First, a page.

US-Saudi ties: Obama pursues stability, not human rights

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President Barack Obama shown with the king, Abdullah bin Abdul-Aziz Al Saud in 2010Image source, Getty Images
Image caption,
Mr Obama - shown with the current king, Abdullah bin Abdul-Aziz Al Saud in 2010 - has a close relationship with Saudis.

US President Barack Obama and his advisers value their relationship with Saudis more than ever. Some wonder whether the cost is too high.

Mr Obama went to Riyadh on Tuesday to pay his respects to the dead - and to meet the new king of Saudi Arabia, Salman bin Abdul-Aziz Al Saud.

Mr Obama has had a high-profile relationship with Saudi rulers. Once he bowed to a king.

At least that's how it looked during his meeting with King Abdullah in London in 2009. (A story in the Atlantic Wire has a video of their meeting - and lists other times Mr Obama has bowed.)

Things are different now. Still, his visit reflects the importance of the US-Saudi relationship.

Today as in years past, Americans value their ties with Saudi leaders, working closely with them on counterterrorism and intelligence issues.

Not everything is perfect, though.

The Saudis wish US officials would push harder for Syria President Bashar al-Assad's ouster, for instance. But overall, the US and Saudi Arabia have a shared history - and common goals.

For these reasons Mr Obama and his advisors appear to have downplayed the issue of human rights during their visit, though the subject has been in the news.

Image source, Getty Images
Image caption,
The sentence of flogging for Saudi writer Raif Badawi has sparked protests such as this one in Washington

A Saudi blogger, Raif Badawi, was sentenced to weekly floggings recently, charged with "insulting Islam through electronic channels". The scheduled floggings have twice been postponed.

In addition Saudi Arabia is a world leader in beheadings, according to Foreign Policy. Still these issues were not high on Mr Obama's agenda during this trip.

By his own account he felt reluctant to press matters at this time. Talking about human rights makes some allies "uncomfortable," he explained on CNN. "It makes them frustrated."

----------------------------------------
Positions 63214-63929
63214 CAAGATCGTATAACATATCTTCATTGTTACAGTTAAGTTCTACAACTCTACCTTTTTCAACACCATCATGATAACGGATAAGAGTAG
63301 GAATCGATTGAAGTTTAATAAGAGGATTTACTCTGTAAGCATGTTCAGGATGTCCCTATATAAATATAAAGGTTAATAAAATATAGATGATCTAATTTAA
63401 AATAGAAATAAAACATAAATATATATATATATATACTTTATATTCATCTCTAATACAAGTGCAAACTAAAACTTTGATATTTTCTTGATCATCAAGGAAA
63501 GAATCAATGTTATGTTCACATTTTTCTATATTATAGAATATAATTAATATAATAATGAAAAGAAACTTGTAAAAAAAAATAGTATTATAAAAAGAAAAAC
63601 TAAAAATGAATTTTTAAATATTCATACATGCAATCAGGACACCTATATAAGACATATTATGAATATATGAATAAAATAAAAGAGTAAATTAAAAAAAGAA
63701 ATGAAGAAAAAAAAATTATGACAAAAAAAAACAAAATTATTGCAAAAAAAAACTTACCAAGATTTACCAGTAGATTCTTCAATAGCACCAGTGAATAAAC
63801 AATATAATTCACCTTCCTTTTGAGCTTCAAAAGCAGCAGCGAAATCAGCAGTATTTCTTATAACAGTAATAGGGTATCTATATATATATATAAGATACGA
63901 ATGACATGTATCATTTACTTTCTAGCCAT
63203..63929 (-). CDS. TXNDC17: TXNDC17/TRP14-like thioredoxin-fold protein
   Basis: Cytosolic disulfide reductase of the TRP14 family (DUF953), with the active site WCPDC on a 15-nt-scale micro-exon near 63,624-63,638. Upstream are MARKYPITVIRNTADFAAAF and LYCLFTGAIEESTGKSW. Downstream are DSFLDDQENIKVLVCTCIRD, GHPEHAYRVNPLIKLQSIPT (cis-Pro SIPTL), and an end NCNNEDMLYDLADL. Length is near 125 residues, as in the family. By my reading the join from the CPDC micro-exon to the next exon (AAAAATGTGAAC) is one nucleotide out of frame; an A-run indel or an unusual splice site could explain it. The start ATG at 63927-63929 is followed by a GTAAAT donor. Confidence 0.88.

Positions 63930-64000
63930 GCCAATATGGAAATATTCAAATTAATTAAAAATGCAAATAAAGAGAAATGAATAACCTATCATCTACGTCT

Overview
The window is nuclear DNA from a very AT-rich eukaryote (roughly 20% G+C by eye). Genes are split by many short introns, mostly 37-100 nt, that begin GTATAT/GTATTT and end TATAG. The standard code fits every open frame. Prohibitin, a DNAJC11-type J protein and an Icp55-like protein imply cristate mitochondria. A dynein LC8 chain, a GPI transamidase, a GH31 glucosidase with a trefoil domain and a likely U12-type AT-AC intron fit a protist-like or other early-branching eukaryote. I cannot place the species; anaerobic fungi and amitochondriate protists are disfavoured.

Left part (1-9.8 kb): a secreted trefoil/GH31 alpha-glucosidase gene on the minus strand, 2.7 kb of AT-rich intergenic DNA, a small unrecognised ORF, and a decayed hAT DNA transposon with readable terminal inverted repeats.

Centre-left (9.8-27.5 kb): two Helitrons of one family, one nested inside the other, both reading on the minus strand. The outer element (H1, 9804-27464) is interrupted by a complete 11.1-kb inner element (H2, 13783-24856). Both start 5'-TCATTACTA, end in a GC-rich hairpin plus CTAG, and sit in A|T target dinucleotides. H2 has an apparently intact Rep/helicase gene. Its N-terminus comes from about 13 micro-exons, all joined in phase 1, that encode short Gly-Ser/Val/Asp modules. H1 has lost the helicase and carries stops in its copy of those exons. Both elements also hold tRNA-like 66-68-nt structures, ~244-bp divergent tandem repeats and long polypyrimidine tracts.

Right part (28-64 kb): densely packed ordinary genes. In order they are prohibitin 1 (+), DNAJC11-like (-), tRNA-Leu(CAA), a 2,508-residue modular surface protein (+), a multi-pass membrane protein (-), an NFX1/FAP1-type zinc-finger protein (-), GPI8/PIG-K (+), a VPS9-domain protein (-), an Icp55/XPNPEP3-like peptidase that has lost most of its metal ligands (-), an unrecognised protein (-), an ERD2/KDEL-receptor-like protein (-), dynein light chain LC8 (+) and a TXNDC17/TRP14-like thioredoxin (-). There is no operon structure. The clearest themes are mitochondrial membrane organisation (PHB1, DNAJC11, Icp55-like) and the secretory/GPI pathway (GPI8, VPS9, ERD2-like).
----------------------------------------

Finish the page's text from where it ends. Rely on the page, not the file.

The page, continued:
On his trip to Riyadh Mr Obama was accompanied by Secretary of State John Kerry and CIA Director John Brennan. Condoleezza Rice, who has served as secretary of state, and Brent Scowcroft, a former national security adviser, were also there.

"The US has important relationships with lots of countries with which it has differences. China is one, Saudi Arabia is another," says Jon Alterman, the director of the Center for Strategic and International Studies' Middle East program.

"I don't see that changing in the near future," he says.

The Saudis play a key role in maintaining security in the region. Other countries have been rocked by chaos over the past several years, yet the political situation in Riyadh has remained largely unchanged.

"Saudi Arabia is a status quo power," says Bruce Rutherford, an associate professor of political science at Colgate University. "The Saudis provide a rock of stability".

The new king has been careful to explain what people could expect in the future.

"We will continue adhering to the correct policies which Saudi Arabia has followed since its establishment," King Salman said in a speech broadcast on state television.

In recent days US officials have seen people they've gotten to know, such as Prince Mohammed bin Nayef, the interior minister, move up. He is now deputy crown prince and has been formerly placed in the line of succession.

Image source, Getty Images
Image caption,
Prince Mohammed bin Nayef, pictured in Riyadh in 2012, has met with Mr Obama

This helps to ensure continuity within Saudi Arabia - and also with US-Saudi relations.

Prince Mohammed bin Nayef, a graduate of Lewis & Clark College in the US state of Oregon, has "close ties" to White House officials, according to the New York Times.

Yet continuity makes it harder for US officials to push for a new approach to human rights. Prince Mohammed bin Nayef, for example, takes a hard line against human-rights campaigners.

Thomas Wright, director of the project on international order and strategy at the Brookings Institution, says US officials face a choice between stability in the region and pressing for change.

Both options are fraught with peril.

The close ties Americans have developed with Saudis have been forged because of a strategic necessity. "It's not out of love for the Saudi regime," he says.

"There's a pretty big values gap," he says. "But there's a lack of alternatives for regional stability."

Yet the strategy of cultivating a close relationship with Saudi rulers - and downplaying human rights - also carries risks.

"When human rights are ignored, it creates other problems - dissatisfaction among the local population and the rise of radicalism," he says.

In the end, he says, US officials have to "decide which downside it wants."

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